After a lot of work the Debian community has released Debian GNU/Linux 7.0 into stable. I run Testing on my desktop so it wasn't any change on that machine but on my others I therefore had to upgrade them, if I wanted them to stay on the stable/released version.
I first upgraded a couple of virtual machines and that was pretty painless. They had very little on them as they run as headless servers. I even changed the way they run within the virtual machine which should reduce their memory foot print and CPU load on the hosts system.
Next up was my better half's desktop system. Though it had a lot more installed on that the VMs it also went in fine without a problem. After that was a laptop. There were a number of issues with the laptop but they were not actually a problem with the upgrade, rather a problem hanging over from the original installation some years ago. Once the permissions were sorted out, everything started to work properly and all was well again.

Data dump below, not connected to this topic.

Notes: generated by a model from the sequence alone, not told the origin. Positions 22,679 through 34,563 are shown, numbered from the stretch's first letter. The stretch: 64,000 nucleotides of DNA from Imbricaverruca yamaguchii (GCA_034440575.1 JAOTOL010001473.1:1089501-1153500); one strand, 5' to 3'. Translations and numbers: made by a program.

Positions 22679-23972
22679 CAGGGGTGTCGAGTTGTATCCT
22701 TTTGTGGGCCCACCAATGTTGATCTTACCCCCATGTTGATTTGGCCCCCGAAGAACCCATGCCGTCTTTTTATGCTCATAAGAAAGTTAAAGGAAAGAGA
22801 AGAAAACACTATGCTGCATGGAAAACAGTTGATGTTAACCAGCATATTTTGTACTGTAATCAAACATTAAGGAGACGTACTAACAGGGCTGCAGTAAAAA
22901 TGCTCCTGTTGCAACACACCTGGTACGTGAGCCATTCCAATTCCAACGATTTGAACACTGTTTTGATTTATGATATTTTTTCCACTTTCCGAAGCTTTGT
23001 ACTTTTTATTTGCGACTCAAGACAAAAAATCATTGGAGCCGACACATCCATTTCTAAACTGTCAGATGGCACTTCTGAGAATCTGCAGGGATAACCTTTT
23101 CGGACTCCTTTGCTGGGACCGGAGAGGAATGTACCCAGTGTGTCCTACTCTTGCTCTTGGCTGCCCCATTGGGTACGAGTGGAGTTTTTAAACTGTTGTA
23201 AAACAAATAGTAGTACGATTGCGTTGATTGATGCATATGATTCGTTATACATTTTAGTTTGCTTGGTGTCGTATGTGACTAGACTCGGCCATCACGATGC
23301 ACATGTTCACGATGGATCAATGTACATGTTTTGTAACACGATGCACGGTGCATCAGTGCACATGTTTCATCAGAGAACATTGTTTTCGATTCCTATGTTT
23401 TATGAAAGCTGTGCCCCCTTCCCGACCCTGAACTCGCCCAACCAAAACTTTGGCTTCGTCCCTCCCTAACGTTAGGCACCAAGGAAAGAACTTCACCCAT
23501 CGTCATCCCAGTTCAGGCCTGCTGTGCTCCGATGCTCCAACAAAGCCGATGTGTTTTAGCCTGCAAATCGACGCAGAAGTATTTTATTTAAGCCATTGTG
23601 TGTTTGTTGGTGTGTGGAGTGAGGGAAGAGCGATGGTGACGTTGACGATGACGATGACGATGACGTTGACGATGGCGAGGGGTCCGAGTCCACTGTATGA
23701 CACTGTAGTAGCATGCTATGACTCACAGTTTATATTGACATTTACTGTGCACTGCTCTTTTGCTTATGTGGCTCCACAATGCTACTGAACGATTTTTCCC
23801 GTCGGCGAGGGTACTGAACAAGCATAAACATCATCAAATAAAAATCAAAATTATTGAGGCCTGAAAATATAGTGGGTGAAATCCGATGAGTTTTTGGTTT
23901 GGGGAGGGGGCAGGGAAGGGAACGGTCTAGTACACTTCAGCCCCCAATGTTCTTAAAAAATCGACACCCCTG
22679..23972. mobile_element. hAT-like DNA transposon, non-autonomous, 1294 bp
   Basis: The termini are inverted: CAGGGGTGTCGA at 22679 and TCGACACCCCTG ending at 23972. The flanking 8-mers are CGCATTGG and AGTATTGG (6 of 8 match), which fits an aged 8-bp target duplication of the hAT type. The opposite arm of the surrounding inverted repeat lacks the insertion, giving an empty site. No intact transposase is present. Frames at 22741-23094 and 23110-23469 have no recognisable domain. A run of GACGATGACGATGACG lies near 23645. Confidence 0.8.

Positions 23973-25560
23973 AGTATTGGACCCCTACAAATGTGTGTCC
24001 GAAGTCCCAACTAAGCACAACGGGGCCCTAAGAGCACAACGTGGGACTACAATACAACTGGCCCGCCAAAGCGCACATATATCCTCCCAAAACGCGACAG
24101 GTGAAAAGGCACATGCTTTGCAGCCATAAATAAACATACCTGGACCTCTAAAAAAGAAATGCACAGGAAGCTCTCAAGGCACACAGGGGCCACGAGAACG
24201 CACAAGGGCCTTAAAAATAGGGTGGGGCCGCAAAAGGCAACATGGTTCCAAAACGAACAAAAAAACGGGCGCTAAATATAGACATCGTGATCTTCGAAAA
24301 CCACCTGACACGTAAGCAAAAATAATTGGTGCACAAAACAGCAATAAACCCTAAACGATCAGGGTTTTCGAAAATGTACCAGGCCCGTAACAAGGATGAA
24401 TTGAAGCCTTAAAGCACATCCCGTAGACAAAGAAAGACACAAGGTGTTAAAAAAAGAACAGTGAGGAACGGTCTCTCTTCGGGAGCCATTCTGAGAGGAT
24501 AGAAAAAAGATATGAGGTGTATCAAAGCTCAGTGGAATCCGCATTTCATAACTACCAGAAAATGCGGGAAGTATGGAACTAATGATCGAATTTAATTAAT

The penultimate machine at home is my home server. It had a lot more server packages than the desktops on it but a lot less in the way of desktop apps to worry about. Upgrade time was very quick (I have a local APT cache) but there were issues - some of which are still over hanging. Dovecot didn't upgrade properly and required some tweaking to get it going again, though I never figured out why it didn't work... Exim also needed manual tweaking to reset it. The overhanging problem I have now is that KVM is happy to let my guest machines consume 100% of a CPU core on the host long enough so that it gets hot enough to complain... The fan on the system does kick in, but it can't cool a CPU running at 100% on a core for more than 30 minutes, so the BIOS shuts the box down.
So far I've tweaked the way KVM starts and I've set some processes onto a nicer setting but that won't help when the host isn't under much load and the KVM guest requests 100% of a host CPU. My next option is to use cgroups to restrict KVM to no more than 75% of one CPU core on the host.